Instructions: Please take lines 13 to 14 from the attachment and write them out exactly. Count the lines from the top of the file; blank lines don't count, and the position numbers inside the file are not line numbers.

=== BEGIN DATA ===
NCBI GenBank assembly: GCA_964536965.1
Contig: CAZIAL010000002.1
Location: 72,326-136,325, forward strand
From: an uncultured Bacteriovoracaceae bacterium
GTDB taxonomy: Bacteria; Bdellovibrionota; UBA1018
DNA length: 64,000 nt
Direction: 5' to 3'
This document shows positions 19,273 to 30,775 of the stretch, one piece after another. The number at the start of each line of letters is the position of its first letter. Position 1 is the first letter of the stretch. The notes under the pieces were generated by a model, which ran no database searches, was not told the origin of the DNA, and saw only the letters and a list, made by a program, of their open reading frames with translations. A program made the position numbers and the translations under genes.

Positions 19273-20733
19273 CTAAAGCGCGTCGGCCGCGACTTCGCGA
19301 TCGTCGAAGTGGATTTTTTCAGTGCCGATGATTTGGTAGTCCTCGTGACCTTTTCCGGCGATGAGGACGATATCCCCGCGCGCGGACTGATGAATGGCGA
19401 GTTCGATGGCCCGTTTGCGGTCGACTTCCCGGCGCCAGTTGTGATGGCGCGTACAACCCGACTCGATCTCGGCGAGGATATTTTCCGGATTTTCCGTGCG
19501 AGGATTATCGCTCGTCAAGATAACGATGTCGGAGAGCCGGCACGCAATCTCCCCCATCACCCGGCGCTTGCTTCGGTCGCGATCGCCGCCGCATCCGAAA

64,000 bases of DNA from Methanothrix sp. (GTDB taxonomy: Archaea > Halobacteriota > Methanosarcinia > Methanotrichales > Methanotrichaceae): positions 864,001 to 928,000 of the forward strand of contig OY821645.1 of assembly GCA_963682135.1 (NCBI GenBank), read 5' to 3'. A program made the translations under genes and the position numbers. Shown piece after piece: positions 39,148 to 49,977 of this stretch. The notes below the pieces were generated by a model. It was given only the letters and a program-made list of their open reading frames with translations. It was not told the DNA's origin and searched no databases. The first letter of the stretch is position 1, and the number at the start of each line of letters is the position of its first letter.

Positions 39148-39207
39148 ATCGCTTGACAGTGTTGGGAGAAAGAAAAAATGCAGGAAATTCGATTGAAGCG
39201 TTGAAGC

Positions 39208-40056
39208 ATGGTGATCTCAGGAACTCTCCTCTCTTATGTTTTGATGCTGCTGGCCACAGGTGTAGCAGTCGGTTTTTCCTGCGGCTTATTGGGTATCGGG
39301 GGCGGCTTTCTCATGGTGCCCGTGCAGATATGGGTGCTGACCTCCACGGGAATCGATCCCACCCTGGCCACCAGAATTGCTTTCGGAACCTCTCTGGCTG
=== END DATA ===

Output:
19501 AGGATTATCGCTCGTCAAGATAACGATGTCGGAGAGCCGGCACGCAATCTCCCCCATCACCCGGCGCTTGCTTCGGTCGCGATCGCCGCCGCATCCGAAA

64,000 bases of DNA from Methanothrix sp. (GTDB taxonomy: Archaea > Halobacteriota > Methanosarcinia > Methanotrichales > Methanotrichaceae): positions 864,001 to 928,000 of the forward strand of contig OY821645.1 of assembly GCA_963682135.1 (NCBI GenBank), read 5' to 3'. A program made the translations under genes and the position numbers. Shown piece after piece: positions 39,148 to 49,977 of this stretch. The notes below the pieces were generated by a model. It was given only the letters and a program-made list of their open reading frames with translations. It was not told the DNA's origin and searched no databases. The first letter of the stretch is position 1, and the number at the start of each line of letters is the position of its first letter.